Page last updated at 17:00 GMT, Wednesday, 21 May 2008 18:00 UK

Youth crime drive has 'no impact'

Teenagers on street
Researchers claimed attempts to curb youth offending has been ineffective

A decade-long government drive to cut youth offending has had "no measurable impact", an independent study suggests.

Criminologists at King's College London said success in targeting youth crime was far more mixed and ambiguous than ministers liked to claim.

The team said youth crime spending was up a massive 45% on 2000 - but every reoffending target had been missed.

The Youth Justice Board said an official independent audit showed the reforms had delivered big improvements.

One of Labour's first major acts after coming to power was to reform the system for tackling youth crime, with former prime minister Tony Blair pledging to be tough on the causes of crime.

'Demanding task'

At the heart of the ambitious reforms was the Youth Justice Board (YJB) and associated local Youth Offending Teams which began working in 2000.

Bar chart showing level of self-reported youth offending from 1999 to 2005

But in a review of the 650m system, the Centre for Crime and Justice Studies (CCJS) at King's College said the government's claims of success had been over-stated.

The report said youth offending had barely changed - but more children had been criminalised or imprisoned.

Attempts to prevent children getting to the stage where they could only be dealt with by youth justice sanctions were proving "a demanding task", said the CCJS.


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There had been some success in accelerating the time from arrest to sentencing, but the new bodies had "struggled" to tackle underlying, complex social problems in the lives of young offenders.

Nearly all the targets relating to youth education, training, employment, drug abuse, mental health and accommodation had been missed, concluded the authors.

The YJB's latest figures show youth crime is broadly stable but with a recent rise in recorded offences involving girls.

Reoffending rates remained highest among those who had a custodial sentence - but lower for those dealt with before reaching court.

Enver Solomon, co-author of the CCJS report, said the findings suggested the multi-agency youth offending teams were not necessarily working.

"The government's record on youth crime and tackling the multiple needs of children caught up in the youth justice system is less impressive than many would have expected," he said.

"This raises questions about the success of the reforms in making an impact on the number of children and young people who offend, and demonstrates that the youth justice agencies can do little more than regulate youth crime.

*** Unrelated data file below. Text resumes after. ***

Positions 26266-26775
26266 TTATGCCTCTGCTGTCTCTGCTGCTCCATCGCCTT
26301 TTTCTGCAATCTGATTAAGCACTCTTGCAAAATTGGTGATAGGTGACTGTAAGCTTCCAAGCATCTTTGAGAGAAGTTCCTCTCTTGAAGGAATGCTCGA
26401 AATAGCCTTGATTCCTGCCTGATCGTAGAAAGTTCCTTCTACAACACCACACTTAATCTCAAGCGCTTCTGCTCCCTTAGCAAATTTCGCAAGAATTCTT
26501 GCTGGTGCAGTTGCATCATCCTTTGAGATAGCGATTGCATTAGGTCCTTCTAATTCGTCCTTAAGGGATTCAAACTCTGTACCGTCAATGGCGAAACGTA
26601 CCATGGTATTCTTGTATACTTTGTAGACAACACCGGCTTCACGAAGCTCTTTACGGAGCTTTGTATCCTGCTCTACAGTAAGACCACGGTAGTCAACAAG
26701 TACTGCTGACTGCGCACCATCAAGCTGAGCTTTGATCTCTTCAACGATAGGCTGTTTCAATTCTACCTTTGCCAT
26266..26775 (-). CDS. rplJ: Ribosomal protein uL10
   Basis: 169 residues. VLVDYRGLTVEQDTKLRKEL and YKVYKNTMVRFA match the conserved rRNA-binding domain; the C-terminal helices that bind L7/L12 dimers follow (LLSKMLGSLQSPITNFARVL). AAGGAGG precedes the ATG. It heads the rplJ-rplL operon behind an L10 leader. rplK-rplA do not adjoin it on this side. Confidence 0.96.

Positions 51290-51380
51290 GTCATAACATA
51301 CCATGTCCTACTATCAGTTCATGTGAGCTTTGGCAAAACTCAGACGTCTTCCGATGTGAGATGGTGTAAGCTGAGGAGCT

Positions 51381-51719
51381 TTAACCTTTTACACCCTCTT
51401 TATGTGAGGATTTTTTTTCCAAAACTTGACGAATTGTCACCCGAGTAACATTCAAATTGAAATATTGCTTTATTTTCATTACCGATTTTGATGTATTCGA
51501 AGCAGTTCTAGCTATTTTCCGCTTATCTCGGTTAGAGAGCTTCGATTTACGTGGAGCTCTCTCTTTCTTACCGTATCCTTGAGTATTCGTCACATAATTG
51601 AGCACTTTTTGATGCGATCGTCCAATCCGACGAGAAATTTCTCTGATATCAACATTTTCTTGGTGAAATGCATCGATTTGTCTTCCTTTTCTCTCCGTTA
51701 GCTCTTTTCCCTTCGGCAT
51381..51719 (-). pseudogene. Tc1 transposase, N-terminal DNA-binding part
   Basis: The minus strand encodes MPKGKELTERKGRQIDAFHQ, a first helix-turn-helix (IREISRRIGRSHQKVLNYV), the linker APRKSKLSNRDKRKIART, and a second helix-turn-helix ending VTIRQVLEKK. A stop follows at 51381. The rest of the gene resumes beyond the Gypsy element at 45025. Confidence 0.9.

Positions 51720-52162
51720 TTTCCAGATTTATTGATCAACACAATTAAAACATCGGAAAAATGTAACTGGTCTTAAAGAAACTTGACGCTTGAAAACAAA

"The government has placed too high expectations on the youth justice system and should be clearer about its limitations."

The YJB dismissed the report, saying it had failed to acknowledge significant improvements such as a cut in reoffending over five years.

I'm afraid the government have run out of road. We used to hear about their respect agenda. That's gone now
Nick Herbert
Shadow Justice Minister

The board said it was on course to meet a 2008 target to reduce the number of young people being brought before the youth justice system for the first time.

"The Audit Commission review in 2004 reported the system was a considerable improvement to the old one and that improvements have continued," said Frances Done, chair of the board.

"We deal with some of the most troubled and troublesome children in the country - there is no simple or easy solution - but great strides have been made in the community and in custody to hold young people to account for their actions and to protect the public."

Shadow Justice Minister Nick Herbert said the report showed the government's policy had failed.

He said: "I'm afraid the government have run out of road. We used to hear about their respect agenda. That's gone now.

The report's author discusses solutions to the problem

"We have a prime minister who hasn't made a speech on crime since he took office, which I find simply extraordinary, given public concern about this issue."

Barnardo's chief executive, Martin Narey, said the biggest concern was the increase in the use of custody on young criminals.

He said: "The fundamental issue remains the over use of custody for children who have not committed violent offences. Until this is addressed both the youth justice and welfare systems will continue to fail some of our most damaged and vulnerable children."

A Ministry of Justice spokesperson said the government was committed to intervening early with young people to prevent crime.

He said: "Much has been achieved in tackling youth crime. Reoffending among juveniles fell by more than 17% between 2000 and 2005 and overall youth offending levels remain stable.

"However, there is clearly more work to do and we are pushing forward our efforts to reduce reoffending further, including by launching a Youth Crime Action Plan this summer."

Bar chart showing how Youth Justice Board funding has changed since 2000-1

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